Tim Bowditch is a Guernsey-born artist, currently based in London. His work focusses on photography and film, and he recently curated the greenhouse exhibiton ‘Fowards, backwards and forwards again’.
Can you describe the concerns of your creative practice, including what ideas, themes and research sources influence and are present in your work?
TB: It’s a good question and it’s one that I dread every morning when I wake up to be honest because I don’t actually know what the main thread running through my work is.
I would say that when I was at University I was interested in ideas of Nationality and Community and most of my work was made around that and that spilled over into the project that I made for Guernsey.
But now I would say that if there was a theme in my work it would be the fact that I don’t work on my own anymore, for example in a recent project that I did with my brother Afghanistan Blueys where I didn’t even take any photographs; I gave him the camera, he made the work and I curated it.
Afghanistan Blueys; April-June 2011
I am currently working on a project with another photographer where the work is very rigid and rule based and this is attractive to me. I suppose I would class myself as more of a documentary photographer as well more than anything else, but as far as that goes I don’t have any political or social themes running through my work really.
You are interested in collaborating with people and you were talking about having quite rigid rules; do you think that these can be devices for increasing productivity?
Yes I think that you limit yourself with these factors and then go off and try and create within the boundaries. I have been collaborating with another photographer on a project that was super rule based where our cameras were strapped back to back camera A and B and they dictated to(?) each other. I don’t always do it but I often set myself little rules where I’ll get into a rhythm and my work is very repetitive and reciprocal, I suppose.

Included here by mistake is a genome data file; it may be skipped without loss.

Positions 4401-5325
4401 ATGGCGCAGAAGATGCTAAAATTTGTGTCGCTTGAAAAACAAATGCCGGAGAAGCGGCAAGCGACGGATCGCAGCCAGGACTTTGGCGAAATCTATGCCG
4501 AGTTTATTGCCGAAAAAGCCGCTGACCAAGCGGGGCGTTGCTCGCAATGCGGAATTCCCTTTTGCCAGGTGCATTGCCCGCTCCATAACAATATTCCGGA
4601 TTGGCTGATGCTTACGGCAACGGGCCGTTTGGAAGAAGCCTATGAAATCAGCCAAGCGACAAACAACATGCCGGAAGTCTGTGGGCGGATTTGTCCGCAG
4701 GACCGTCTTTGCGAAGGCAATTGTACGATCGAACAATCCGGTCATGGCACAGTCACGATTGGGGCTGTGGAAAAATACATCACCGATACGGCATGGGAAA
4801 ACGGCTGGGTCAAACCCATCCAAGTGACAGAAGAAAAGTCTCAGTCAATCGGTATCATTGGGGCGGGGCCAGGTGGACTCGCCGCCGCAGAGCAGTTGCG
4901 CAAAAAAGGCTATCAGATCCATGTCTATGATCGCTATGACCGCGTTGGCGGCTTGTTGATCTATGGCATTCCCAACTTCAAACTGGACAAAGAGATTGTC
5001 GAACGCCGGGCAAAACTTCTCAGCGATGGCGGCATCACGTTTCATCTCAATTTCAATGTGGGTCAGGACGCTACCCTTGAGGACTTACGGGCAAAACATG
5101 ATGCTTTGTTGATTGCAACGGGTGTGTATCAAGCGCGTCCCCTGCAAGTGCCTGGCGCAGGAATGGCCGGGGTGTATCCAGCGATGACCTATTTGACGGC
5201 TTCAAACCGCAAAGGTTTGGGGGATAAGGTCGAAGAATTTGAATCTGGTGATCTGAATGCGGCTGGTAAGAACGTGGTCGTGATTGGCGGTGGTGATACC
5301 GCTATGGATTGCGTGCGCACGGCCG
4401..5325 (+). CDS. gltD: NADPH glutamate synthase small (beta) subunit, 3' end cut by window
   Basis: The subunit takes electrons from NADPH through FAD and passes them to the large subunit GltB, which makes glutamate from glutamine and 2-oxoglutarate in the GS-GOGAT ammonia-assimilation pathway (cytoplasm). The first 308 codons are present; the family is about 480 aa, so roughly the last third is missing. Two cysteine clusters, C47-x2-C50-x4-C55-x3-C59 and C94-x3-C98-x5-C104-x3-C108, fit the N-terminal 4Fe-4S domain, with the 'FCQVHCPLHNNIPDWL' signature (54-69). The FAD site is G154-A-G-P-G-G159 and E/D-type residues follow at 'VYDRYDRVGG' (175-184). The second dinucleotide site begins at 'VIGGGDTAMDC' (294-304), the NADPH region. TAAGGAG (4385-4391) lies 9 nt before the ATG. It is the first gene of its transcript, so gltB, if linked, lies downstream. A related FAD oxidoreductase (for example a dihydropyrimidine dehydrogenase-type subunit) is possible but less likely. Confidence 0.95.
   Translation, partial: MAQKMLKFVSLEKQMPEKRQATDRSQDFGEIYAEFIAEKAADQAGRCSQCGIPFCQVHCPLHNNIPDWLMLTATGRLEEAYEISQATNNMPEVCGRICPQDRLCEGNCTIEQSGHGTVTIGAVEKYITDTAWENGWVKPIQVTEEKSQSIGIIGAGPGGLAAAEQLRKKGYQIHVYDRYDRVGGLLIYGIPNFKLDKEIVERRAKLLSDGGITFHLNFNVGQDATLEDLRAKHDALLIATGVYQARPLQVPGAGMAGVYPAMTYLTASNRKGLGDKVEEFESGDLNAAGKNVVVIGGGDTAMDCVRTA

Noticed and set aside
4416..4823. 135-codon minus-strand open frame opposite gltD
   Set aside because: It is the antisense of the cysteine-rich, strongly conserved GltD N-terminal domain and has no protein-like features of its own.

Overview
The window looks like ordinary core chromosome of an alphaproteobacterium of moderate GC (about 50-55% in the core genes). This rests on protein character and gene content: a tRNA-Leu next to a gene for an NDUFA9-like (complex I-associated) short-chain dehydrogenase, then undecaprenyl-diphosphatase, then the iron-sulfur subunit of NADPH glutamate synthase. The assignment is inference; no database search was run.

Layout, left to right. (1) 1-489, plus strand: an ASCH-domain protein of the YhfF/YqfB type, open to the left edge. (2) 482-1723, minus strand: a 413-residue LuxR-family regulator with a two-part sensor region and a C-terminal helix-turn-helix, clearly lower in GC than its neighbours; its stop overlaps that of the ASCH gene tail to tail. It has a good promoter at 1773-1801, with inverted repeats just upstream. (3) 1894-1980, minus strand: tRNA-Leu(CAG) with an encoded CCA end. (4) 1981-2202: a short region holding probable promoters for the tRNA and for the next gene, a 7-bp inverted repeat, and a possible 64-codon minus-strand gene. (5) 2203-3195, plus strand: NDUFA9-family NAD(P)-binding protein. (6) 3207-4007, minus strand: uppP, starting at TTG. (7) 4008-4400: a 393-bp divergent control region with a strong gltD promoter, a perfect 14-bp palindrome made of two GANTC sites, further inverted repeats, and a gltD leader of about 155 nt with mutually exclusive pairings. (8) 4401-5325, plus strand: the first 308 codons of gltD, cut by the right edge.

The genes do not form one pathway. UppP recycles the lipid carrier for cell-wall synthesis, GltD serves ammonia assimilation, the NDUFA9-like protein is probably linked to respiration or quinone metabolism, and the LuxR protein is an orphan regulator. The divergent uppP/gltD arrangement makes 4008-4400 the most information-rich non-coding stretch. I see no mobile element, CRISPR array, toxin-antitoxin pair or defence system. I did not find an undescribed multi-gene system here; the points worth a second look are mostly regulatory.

I think that it is good to have boundaries and work towards rules – it restricts you in the right way; it directs you probably more than it restricts you and it focusses you immediately.
As a person who was bought up in Guernsey, how has your relationship and perception of the Island changed since being based in the UK? And how has your artistic practice altered your relationship and understanding of the Island?
So obviously Guernsey is a tiny place and there comes a time when you want to leave and that’s when I went to Portsmouth to study. Portsmouth is similar in ways – it’s that baby step up to a bigger city like London where I currently live.
So I lived in Portsmouth for three years when I was studying and then I came back to the island for a month or two I think. I couldn’t hack it at all really; if you’re focussing on something like photography or whatever and you’re channelling everything into it and you come back and the island isn’t really set up for that in the same way or doesn’t recognise it in the same way, this can be frustrating. But that’s something you find in any small town.
I’ve got a real fondness for Guernsey now, much more so than I did four or five years ago probably. I love coming back and I love making work here actually – in many ways the island feels like an untapped resource, I’ve been really lucky to be able to work here. The last project I did here took three years so I’m not thinking of anything immediately but I have some ideas for projects I’d like to make in Guernsey certainly.
Why do you choose to use lens based media?
Well I got into photography when I was about sixteen I think through my uncle and I did it as an A-Level and it just seemed to work. I can’t really describe it but it was the way I was most comfortable making work because I was never particularly good at Art at school – I couldn’t draw or paint or do anything like that but for some reason I just sort of fell into it and started making pictures I was happy with straight away. I think it was the natural path for me.
How did you find the experience of curating ‘Forwards, Backwards and Forwards Again’ exhibition held at the greenhouse?